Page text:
BF V – 1080p
BF V – 2560×1440
BF V – 4K UHD
Starting with 1080p, we can see that the full range of RTX cards is able to play the game at 1920×1080 resolution with graphics set to ultra as well as ray tracing set on ultra. The RTX 2060 dips to an average of 52 FPS here but is still plenty playable. A couple of quick image quality adjustments and users can reach that magic 60 FPS number. One thing we can walk away from with all of this testing is RT really cuts the FPS down by around half, give or take.
Moving up to 2560×1440, the FPS drop considerably here with the only cards ‘playable’ using ultra RT (close to 60 FPS) being the RTX 2080 and 2080 Ti at 53 and 64 FPS respectively. The 2070 and 2060 simply do not have enough RT horsepower to push adequate FPS coming in at 46 FPS and 35 FPS.
Last, moving up to 4K UHD, both the 2080 and 2080 Ti can push this title past 60 FPS without RT enabled with the 2070 hitting 55 FPS and 2060 an admirable 40 FPS. After enabling RT, the 2080 Ti manages about 40 FPS and at these settings are not playable with the game experience being quite choppy and slow. Changing the RT settings to low, the FPS bounce back up close to 60 FPS and is playable once again.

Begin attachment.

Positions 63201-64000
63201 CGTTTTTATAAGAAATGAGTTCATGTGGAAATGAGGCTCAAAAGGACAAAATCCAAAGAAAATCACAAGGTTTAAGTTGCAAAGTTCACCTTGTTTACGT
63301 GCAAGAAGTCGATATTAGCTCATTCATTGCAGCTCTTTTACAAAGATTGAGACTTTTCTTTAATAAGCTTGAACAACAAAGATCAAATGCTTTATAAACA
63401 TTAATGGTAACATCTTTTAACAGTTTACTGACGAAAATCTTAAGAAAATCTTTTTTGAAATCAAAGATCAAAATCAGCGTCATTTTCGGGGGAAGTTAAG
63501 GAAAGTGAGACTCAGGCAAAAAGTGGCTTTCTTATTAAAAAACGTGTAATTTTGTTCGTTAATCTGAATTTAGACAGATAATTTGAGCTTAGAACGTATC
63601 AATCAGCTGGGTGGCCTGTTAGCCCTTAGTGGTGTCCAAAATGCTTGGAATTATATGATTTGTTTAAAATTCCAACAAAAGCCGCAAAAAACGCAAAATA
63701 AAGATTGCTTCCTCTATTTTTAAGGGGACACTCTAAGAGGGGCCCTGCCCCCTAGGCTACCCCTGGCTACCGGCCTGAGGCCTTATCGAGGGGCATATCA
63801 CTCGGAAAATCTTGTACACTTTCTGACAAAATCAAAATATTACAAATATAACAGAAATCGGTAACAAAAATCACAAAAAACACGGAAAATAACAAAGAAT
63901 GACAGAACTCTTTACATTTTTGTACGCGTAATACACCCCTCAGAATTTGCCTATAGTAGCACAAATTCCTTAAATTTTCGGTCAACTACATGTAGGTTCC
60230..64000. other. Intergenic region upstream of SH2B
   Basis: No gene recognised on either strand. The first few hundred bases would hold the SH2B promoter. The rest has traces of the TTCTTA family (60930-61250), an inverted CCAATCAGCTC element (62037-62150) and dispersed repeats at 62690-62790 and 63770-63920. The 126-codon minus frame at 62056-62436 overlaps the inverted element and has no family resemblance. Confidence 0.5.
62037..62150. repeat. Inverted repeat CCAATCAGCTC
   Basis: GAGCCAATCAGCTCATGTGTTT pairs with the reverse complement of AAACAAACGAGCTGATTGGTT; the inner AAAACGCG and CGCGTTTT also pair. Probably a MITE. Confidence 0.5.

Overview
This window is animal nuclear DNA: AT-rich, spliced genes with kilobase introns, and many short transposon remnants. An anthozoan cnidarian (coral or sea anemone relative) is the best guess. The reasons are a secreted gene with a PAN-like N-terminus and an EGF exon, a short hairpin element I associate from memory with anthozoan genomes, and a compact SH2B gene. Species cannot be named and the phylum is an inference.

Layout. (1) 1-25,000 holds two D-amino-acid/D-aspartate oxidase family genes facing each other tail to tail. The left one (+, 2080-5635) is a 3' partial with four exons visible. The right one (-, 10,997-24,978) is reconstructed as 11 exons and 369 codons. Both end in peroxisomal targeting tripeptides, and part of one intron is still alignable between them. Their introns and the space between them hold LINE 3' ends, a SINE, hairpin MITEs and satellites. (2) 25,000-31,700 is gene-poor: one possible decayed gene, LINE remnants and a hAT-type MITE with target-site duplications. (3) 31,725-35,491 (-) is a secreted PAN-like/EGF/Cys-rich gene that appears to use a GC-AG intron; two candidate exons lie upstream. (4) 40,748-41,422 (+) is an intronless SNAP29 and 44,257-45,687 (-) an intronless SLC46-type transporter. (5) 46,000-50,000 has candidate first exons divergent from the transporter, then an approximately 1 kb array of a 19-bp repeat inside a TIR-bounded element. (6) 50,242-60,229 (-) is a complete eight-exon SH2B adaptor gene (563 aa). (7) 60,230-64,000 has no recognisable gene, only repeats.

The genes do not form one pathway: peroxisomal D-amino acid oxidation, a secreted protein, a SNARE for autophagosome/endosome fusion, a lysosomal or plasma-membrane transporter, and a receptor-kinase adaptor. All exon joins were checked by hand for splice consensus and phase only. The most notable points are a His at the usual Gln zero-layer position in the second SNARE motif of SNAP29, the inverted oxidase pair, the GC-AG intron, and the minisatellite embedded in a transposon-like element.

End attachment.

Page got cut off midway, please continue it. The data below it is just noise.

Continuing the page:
Overall, we like what RT adds to BF V though certainly at times noticing the effects will be difficult due to fast action. But between battles, it is a noticeable difference for the better. We should see a lot more titles coming out this year that support both DLSS and RT capabilities. The sooner these come out and better they are implemented will play a role in how this technology gets applied moving forward. Here is to hoping AMD gets involved in some form as well to push this forward.
2560×1440 and 4K UHD Results
Below are the higher resolution results starting with 2560×1440 and the gaining in popularity 3840×2160 (4K UHD). These resolutions are more fitting for the cards we are testing as the 1080p results with these cards can have a ceiling on them from the CPU (even at 4.7 GHz).
2560 x 1440 Results
4K UHD Results